1. THE COLLECTED STORIES OF
b as told by b
S e t h J. G o l d s t e i n .
3. Are we talking about the next printing press or the next Web 2.0?
4. COMMUNICATIONS, MEDIA AND SOCIAL MEDIA OVER TIME
b b Twitter
Email b Facebook b
b b CraigsList b MySpace
eBay b Del.icio.us
b b AOL
Telegraph Printing Press
b b b
Newspapers b Radio b Cable b
0 b Magazines Television Google
0 500 1000 1500 2000
6. fig. 41.38.6
Learn to Let Go
[ or the hows and whys of letting your brand get away from you ]
“In videos posted on YouTube and
elsewhere this week, a Domino’s employee
in Conover, N.C. prepared sandwiches for
delivery while putting cheese up his nose,
nasal mucus on the sandwiches.quot;
NEW YORK TIMES, APRIL 16 2009
8. A pretty
“Brands are now becoming conversation
factors where academics, celebrities,
experts and key opinion formers discuss
functional, emotional and, more
interestingly, social concerns.quot;
SIMON CLIFT, UNILEVER
10. fig. 41.38.6 (cont.)
Most companies are scared to use social media
because they fear losing control of their brand
And yet consumers become more invested in
brands that reward their participation.
11. fig. 38.21.7
[ from Buffet and Munger to Newmark and Buckmaster ]
The management philosophy of Jim Buckmaster, CEO of Craig’s List
• Listen to what users want. Try to make the site faster and better.
• Hire good people.
• No meetings, ever. quot;I find them stupefying and useless.quot;
• No management programmes and no MBAs.
• Forget the figures.
• Occasionally, give people quot;a very gentle nudgequot;. This can be done over
lunch or on the instant messaging boards.
• He doesn't reply to any of his 100 daily messages, most of which beg
Craigslist to do a deal. quot;I'm not real chatty on e-mail.quot;
• Put speed over perfection: quot;Get something out there. Do it, even if it
14. fig. 126.96.36.199
Stand Roughly There
[ or how the perfect is the enemy of the good ]
“If you are not embarrassed by what you
are releasing, you are taking too long.”
REID HOFFMAN, LINKEDIN
16. getting fancy
17. fig. 188.8.131.52 (cont.)
Why is it that services which seem perpetually
“unfinished” are those that usully last the longest?
For the same reason that an accurate picture of a fast
moving car needs to be blurry not sharp.
18. fig. 87.13.22
Plan Your Escape
[ in other words: how to build it, and then get out of the way ]
“The key is recognizing that no matter how convinced you are in the power of your own ideas. Sometimes,
ideas have ideas of their own. That's certainly true in terms of system design. I made the system self-sustaining
for one reason: Back when I launched eBay on Labor Day 1995, eBay wasn't my business—it was my hobby. I
had to build a system that was self-sustaining. Because I had a real job to go to every morning. I was working as
a software engineer from 10 to 7, and I wanted to have a life on the weekends. So I built a system that could
keep working—catching complaints and capturing feedback. If I had had a blank check from a big VC, and a big
staff running around—things might have gone much worse. I would have probably put together a very complex,
elaborate system—something that justified all the investment. But because I had to operate on a tight budget—
tight in terms of money and tight in terms of time—necessity focused me on simplicity: So I built a system
simple enough to sustain itself.”
PIERRE OMIDYAR, EBAY FOUNDER
Tufts Commencement Address, June 2002
20. then out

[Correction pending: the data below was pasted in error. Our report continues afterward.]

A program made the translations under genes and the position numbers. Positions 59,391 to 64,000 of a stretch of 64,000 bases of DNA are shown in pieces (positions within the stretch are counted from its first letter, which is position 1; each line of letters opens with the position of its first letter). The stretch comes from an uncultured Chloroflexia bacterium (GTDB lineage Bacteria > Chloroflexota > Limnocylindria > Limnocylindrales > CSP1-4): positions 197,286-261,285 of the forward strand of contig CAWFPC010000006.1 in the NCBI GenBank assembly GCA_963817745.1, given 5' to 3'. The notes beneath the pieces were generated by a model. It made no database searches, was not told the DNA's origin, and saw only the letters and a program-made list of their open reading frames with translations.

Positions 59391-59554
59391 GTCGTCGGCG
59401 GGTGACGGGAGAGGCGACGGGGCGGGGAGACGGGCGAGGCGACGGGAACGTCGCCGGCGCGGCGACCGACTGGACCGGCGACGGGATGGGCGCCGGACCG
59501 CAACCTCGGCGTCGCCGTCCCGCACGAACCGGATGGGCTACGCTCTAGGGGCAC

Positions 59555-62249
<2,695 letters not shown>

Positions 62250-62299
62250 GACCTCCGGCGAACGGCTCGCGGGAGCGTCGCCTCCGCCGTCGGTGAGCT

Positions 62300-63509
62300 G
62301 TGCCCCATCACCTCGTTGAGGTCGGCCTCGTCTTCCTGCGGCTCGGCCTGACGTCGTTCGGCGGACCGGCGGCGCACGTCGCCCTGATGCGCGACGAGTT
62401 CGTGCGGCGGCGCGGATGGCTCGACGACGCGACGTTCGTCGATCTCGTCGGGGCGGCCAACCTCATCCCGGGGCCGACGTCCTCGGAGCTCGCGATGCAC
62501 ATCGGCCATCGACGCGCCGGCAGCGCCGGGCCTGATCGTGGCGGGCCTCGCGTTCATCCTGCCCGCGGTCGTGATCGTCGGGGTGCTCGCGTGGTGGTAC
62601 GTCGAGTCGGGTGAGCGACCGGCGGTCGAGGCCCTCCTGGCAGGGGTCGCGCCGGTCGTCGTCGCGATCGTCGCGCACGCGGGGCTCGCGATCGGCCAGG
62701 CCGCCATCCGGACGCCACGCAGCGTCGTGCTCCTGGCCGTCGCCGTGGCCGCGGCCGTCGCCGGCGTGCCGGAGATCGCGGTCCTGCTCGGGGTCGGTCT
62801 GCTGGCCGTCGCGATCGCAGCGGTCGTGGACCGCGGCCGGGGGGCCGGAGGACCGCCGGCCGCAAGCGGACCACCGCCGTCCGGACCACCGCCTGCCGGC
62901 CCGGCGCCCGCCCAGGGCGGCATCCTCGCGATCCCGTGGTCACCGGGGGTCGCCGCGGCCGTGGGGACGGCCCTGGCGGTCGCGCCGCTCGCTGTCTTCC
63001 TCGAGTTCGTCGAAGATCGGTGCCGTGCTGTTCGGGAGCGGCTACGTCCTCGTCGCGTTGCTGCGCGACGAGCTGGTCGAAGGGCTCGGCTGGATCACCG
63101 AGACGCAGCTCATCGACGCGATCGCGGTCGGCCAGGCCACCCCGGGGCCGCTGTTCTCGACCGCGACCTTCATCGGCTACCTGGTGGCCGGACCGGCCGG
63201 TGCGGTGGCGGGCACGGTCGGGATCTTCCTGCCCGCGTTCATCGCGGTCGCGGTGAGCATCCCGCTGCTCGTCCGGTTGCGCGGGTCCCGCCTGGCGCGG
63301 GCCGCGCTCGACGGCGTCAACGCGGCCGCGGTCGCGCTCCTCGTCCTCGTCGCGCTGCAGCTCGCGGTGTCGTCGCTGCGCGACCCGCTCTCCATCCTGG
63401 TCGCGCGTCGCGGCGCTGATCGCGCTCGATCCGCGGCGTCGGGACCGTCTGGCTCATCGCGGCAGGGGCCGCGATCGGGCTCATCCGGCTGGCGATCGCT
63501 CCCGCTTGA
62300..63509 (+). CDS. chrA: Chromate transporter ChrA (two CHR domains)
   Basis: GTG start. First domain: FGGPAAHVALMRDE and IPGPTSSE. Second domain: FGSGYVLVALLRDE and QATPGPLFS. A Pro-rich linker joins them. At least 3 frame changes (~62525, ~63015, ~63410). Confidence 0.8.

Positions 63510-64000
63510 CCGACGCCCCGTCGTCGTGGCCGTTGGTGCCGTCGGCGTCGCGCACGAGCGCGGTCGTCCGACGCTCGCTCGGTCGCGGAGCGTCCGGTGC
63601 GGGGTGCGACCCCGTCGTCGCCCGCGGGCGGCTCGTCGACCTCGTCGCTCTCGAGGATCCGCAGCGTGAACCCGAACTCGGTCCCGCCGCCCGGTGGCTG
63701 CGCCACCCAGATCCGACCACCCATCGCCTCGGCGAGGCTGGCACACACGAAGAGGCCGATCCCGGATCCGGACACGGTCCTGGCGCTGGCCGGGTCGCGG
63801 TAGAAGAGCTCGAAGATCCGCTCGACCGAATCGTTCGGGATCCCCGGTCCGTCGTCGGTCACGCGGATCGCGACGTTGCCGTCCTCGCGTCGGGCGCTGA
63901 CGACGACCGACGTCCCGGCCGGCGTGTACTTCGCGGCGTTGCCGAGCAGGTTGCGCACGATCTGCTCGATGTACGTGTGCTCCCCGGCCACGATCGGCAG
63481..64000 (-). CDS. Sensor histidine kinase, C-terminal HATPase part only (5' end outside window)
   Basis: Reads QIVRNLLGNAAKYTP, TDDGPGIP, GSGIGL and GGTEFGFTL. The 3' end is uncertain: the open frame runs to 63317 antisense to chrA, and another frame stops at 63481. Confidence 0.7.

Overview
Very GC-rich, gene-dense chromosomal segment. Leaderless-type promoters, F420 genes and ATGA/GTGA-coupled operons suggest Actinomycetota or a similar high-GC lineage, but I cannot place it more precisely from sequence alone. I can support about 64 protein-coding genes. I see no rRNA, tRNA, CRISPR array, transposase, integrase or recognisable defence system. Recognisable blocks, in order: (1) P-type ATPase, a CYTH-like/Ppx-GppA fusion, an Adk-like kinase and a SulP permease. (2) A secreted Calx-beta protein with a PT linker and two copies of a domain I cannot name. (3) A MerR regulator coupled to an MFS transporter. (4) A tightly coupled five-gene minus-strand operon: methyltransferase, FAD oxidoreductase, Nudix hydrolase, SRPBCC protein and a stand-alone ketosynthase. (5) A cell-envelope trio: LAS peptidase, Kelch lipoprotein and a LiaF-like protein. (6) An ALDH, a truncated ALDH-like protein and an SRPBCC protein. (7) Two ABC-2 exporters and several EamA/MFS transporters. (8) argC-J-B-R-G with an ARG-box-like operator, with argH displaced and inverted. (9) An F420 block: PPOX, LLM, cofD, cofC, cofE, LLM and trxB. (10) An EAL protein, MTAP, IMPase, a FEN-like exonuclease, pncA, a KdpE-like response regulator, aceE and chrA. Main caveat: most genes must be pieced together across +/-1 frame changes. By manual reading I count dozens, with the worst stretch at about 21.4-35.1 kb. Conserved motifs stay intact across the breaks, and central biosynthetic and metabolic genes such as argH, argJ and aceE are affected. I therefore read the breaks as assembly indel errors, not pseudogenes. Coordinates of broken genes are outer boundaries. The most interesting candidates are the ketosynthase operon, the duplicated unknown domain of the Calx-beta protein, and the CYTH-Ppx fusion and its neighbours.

(It’ll do you good.)
21. fig. 87.13.22 (cont.)
The art of Social Media is to provide the lightest
weight social context for exchanging information.
It’s like hosting a cocktail party where you need to
keep lots of conversations going on at the same time
without getting stuck in any one of them.
22. fig. 184.108.40.206
Open the Switchboard
[ or why lots of little conversations are better than one big speech ]
“Utility doesn’t have to be this big thing.
It can take place in smaller, more
MARK ZUCKERBERG, FACEBOOK
(It’s not very becoming.)
25. fig. 22.5.9 (cont.)
Conventional media wisdom is to tell a great big
story to as many people as possible
Social Media is all about enabling lots of little
stories to be created by lots of different people at
the same time
26. fig. 22.5.9
Avoid (Excessive) Verbosity
[ or why only 140 characters actually works ]
quot;Creativity comes from constraint.quot;
BIZ STONE, TWITTER
(They’re already listening, anyway.)
29. fig. 22.5.9 (cont.)
We assume that engagement scales with bandwidth
But low bandwidth social interactions seem to
resonate stronger than high bandwidth multimedia
30. fig. 38.21.7
[ Why ]
31. (in other words:)
“We’re getting paid to present you with the opportunity to
interact with a product socially. And, if you choose to do so and
we can display this interaction to your friends, then we’ve done
half our job. The other half is ensuring that the social experience
was well received by you and your friends. It’s a different type of
adverting that pulls from the core of the social graph in a
distributed manner that is neither invasive nor annoying.”
DAVE GENTZEL, SOCIALMEDIA.COM
32. GET OUT.
33. fig. 22.5.9 (cont.)
Internet advertising is typically a message from a
company that attempts to distract a user from what
he is doing in order to get him to click on a link to
an advertiser web site.
Social advertising is typically a message from a
person who has been prompted by a company to say
something. It promotes brand equity without
requiring the user clicking away.
34. fig. 14.26.3
Measure Your Influence
[ basically, how to manage the ratio of information to attention ]
“influence = how likely people are to do what
you say, given who you are, not what you say.”
(I mean, really.)
37. fig. 14.26.3 (cont.)
Attention / Information =
ratio of attention one gets to information one produces
The popular person who says little (i.e. the Pope or Ben
Bernanke) is usually more influential than the popular person
who says a lot (i.e. Robert Scoble or Jason Calacanis).